scardaun

Posts tagged with: 'scardaun'

Thank you very much, Walshes

We had absolutely beautiful weather as we completed The Bangor Trail on Friday last. Even though we were in the dying days of winter, I had never experienced the trail in such a dry condition, not even in summer. I guess that’s not really surprising, as we’ve had very little rain this winter.

We took 9 h 45 min to complete the 26 km trail, which included a diversion up to the Scardaun Loughs for lunch. We had no rain at all.

Quite the opposite on Saturday, however. Having only one car, our small team had to cycle back from Bangor to Letterkeen to pick up mine, a distance of around 32 km. It didn’t stop raining for one minute. Leaving Bangor, we had the wind and rain to our backs. That was okay, but I realised what lay ahead. Having turned at Bellacorick, we had it hitting us from our  right hand side, sweeping in and down over Slieve Carr and Nephin Beg, nearly knocking us into the ditch. The real problems, however, arose when we turned at Keenagh. Now it was straight in our faces. Now we started to feel the 2 h 20 min already in our legs, piled on top of the long hike the day before. Not to mention the fact that J didn’t really have waterproof boots …

With the very hilly section ahead and our willpower waning, J asked for assistance, with 7.5 km of serious ups and downs still to go. Mr. Walsh agreed to give me a spin up to the bothy, where I could collect the car, drive back, pick up the others and head for Castlebar. We were very grateful.

At the bothy, I met some acquaintances who had failed to get beyond the third stream to be crossed on the Trail, such was the amount of water that had fallen since the previous day.

On my return to the Walsh household, I found the lads in the kitchen, pulled up to the table and eating soup and bread served up by the lady of the house, to these unannounced total strangers. I was invited in and shared of their generous hospitality. Later, in the car on the way back to Castlebar, I noticed J was wearing jeans. Mrs. Walsh had invited them to use the bathroom to change their clothes. Genuine West of Ireland people. Thank you very much.

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Hiking Up and Around Nephin Beg

Here is a video I made of my hike up and around Nephin Beg mountain and the twin Scardaun Loughs last Saturday.

I hope the video gives you an idea of what this landscape is like.

Section 2 is from on the top of the 627 m mountain, with the camera facing directly west. The result is very strong wind, so you might like to tone down the volume just for that section.

 [youtube=http://www.youtube.com/watch?v=2YBnWZtYPsM]

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Nephin Beg, A Winter Hike

On Saturday, I left Castlebar at 7.20 am, to begin a climb of Nephin Beg from its eastern side, around 8.20 am. I parked the car on The Western Way and took to the hills from the little bridge over the second stream after the Coillte hut.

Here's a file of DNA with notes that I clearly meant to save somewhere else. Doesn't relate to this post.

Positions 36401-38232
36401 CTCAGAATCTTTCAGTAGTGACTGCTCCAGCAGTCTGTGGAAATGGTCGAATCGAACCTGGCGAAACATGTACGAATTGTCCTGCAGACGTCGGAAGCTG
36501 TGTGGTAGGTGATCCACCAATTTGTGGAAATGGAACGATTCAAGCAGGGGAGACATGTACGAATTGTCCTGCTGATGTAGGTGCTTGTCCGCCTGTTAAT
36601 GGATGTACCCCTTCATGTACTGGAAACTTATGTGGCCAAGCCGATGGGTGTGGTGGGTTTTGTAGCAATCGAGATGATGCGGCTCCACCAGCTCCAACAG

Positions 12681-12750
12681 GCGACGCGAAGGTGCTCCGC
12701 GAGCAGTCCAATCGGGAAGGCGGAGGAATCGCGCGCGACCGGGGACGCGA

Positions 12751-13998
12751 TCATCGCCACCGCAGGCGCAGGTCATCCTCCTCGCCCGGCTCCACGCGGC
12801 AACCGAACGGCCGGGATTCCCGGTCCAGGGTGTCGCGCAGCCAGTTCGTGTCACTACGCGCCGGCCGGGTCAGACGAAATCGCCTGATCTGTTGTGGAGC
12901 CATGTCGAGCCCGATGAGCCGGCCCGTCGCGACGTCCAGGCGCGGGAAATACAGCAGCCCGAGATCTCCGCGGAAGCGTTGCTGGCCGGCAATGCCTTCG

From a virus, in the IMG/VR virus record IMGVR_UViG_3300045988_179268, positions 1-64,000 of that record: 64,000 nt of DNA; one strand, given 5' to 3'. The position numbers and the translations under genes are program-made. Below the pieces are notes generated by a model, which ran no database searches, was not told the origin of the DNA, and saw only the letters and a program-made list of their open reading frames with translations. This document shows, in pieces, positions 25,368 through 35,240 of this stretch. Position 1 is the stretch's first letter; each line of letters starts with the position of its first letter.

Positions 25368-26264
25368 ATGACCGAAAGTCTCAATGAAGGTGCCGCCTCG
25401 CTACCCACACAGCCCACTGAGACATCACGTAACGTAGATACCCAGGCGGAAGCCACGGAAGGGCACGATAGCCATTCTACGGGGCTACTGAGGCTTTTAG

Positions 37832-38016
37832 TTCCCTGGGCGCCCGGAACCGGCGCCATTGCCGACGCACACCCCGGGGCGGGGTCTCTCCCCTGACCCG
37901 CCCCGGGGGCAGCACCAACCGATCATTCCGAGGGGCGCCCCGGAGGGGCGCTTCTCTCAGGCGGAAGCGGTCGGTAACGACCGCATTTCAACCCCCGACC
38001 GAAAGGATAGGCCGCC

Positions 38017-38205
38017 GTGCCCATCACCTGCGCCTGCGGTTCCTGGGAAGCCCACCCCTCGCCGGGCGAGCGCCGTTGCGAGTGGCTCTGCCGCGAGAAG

As I gained ground, I was quite surprised that the terrain was not wetter and I made steady enough progress. I made the summit from the southeast, looking across the corrie towards pt 311 m, which forms part of the Letterkeen Loop.

Nephin Beg, Mayo, Ireland

Nephin Beg summit; Slieve Carr in background.

Naturally, once I reached the top, I was no longer sheltered and became subjected to fierce wind and some snow coming in from the west. The views were nevertheless wonderful in all directions, from Achill, Blacksod Bay, The Mullet, Duvillaun and Iniskea Islands to the west and northwest, all the way around the flat Mayo boglands to Nephin Mór in the east and Buckoogh, the southern arc of the Nephin Begs and Corraun to the southwest.

From the summit, I descended northwards and headed for the northern side of the Scardaun Loughs, passing them to the west. I saw seven geese (too far away to positively identify, but presumably White-Fronted, which over-winter here).

Nephin Beg; Scardaun Loughs

Scardaun Loughs in the shadow of Nephin Beg; Slieve Carr beyond.

Having passed with the twin lakes on my right, I then began to circumnavigate them to the north, underneath Slieve Carr. Swinging around to the southeast on the far side, I began my descent to The Western Way. This section was by far the wettest on the hike, but was nonetheless easily manageable.

To come around Nephin Beg, I followed the tree line, with long, clear views north across the huge plantation forests to the wind turbines and disused power station at Bellacorrick beyond. East of the Loughs, five additional geese came flying overhead from the NE and did not land on the lakes, rather continuing out to the pond-studded Owenduff bog beyond.

Passing Lough Namroon below me, I dropped down into the valley of its draining stream to rejoin The Western Way after a great hike in varying sunshine, snow and heavy rain towards the end. I would return many times to camp near Namroon and spend more time in this wild place.

Nephin Beg Hike

10 km; 5.5 hrs; total ascent 630 m  (from the Western Way)

View my poor quality video of this hike here. Note to self : I must edit this video and improve it!

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